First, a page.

I Like Sheds specialises in manufacturing high-quality garden buildings including bespoke summer houses, workshops, log cabins and, of course, a wide range of sheds. As business continued to soar, it was time to find a future-proof crosscutting solution for speeding up productivity, saving waste and ensuring quality. 

Daltons Wadkin visited the company’s Bedford facility to see how company director, Russell Smith, and manufacturing manager, Simon Pask, were coping with increasing demand six months on from the installation of their new Salvador SuperPush S200 automatic crosscut saw.

“To speed the process up, we were looking for something that could crosscut at volume – it’s alright for an individual to be able to cut five pieces of wood at a time, but when you’ve got something that could cut between 10- 0 pieces of wood, then that is just going to increase the supply of timber that we can build sheds with,” explains Simon.

Russell and Simon attended a demonstration at Daltons Wadkin in Nottingham to see the Salvador SuperPush S200 automatic crosscut saw in action. “I turned to Russell and said ‘that’s amazing’ – it was just a game-changer,” says Simon. 

The potential of the Salvador was immediately clear to Russell and Simon. Multiple cutting lists are easily imported from the office via network connection, or manually inputted at the machine. Featuring a high-speed pusher, intelligent clamping system, optimisation and defecting software as standard, this heavy-duty saw can deliver accurate and efficient production.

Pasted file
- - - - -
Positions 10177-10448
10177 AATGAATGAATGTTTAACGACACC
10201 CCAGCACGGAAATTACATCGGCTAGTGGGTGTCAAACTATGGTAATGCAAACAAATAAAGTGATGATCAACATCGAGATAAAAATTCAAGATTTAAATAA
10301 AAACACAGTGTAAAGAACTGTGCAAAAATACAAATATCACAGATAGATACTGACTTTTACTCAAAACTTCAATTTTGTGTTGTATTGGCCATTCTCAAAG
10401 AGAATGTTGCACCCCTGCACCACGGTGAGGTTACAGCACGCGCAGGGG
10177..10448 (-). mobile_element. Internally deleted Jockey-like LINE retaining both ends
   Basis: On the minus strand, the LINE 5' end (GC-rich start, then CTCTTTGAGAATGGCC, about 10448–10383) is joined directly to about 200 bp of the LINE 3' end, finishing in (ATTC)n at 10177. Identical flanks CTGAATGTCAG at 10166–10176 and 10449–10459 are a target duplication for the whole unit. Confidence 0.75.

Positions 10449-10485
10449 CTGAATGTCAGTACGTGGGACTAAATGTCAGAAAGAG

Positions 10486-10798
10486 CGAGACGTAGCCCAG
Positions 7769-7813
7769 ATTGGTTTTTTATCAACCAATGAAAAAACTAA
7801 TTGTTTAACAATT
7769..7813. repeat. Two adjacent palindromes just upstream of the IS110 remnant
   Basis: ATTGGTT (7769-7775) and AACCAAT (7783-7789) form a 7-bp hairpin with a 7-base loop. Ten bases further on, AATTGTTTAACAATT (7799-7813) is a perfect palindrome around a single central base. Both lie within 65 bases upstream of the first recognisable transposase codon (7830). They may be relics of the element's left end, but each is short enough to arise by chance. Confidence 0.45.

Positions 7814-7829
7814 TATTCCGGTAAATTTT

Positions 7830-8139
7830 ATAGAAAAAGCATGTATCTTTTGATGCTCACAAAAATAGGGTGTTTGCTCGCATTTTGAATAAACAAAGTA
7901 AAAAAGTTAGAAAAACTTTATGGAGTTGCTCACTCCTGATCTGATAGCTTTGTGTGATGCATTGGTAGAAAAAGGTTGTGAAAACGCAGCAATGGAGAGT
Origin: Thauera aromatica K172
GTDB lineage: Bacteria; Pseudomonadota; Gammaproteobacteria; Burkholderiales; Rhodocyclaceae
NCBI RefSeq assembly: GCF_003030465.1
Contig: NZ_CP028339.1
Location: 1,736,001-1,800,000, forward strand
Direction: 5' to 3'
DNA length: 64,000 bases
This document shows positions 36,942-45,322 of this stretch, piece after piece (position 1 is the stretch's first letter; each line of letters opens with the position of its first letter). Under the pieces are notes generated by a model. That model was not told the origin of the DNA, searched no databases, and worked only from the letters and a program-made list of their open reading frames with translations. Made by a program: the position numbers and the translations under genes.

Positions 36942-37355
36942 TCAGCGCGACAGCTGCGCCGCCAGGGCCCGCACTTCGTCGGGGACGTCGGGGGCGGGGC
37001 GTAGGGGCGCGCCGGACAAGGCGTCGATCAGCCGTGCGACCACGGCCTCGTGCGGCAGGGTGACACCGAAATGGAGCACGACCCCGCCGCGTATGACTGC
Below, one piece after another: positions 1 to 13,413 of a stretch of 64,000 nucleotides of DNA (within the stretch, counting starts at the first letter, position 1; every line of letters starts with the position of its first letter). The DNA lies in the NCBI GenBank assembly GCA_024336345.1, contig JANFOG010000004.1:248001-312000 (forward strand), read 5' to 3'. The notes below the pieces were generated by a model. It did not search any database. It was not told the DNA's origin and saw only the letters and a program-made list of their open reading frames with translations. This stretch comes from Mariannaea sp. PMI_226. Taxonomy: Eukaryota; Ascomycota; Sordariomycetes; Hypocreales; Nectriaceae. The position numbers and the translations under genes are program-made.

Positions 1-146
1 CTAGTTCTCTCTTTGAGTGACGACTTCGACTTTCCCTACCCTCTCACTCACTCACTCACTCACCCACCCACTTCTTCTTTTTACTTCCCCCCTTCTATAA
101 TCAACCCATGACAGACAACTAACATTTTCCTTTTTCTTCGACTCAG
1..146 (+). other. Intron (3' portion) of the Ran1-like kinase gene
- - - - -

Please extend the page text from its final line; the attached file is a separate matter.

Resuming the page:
“Using the Salvador, now we can cut for 14 sheds in a shift, no problem,” enthuses Simon. “It’s doubled productivity.” Simon also reports that operators feel confident using the crosscut saw. Daltons Wadkin’s specialist installation team carried out training on the Salvador immediately after installation. Swift backup and support is guaranteed, with remote machine monitoring and assistance as standard.

Another huge impact on production has been in the saving of waste, as the SuperPush S200 automatically works out the best cut, optimising the yield from each length of timber. 

“We’re wasting next to nothing now … it saves us a lot of money,” says Simon. “It’s the speed it cuts the wood. We had someone do 20 pieces of 3m-long framing on there, and literally whizzed it down in a couple of minutes.”

Simon explains that the key benefit of the automatic crosscut has been the time saved by its ability to cut bulk wood. Going forward, I Like Sheds is looking to expand its facility and continue to invest in the future with automated machinery – in fact, within the same year, Russell also invested in an Elcon vertical panel saw from Daltons Wadkin, again increasing efficiency for his entire production line. 

For further information on automatic machinery, including the Salvador range, visit the company’s website.

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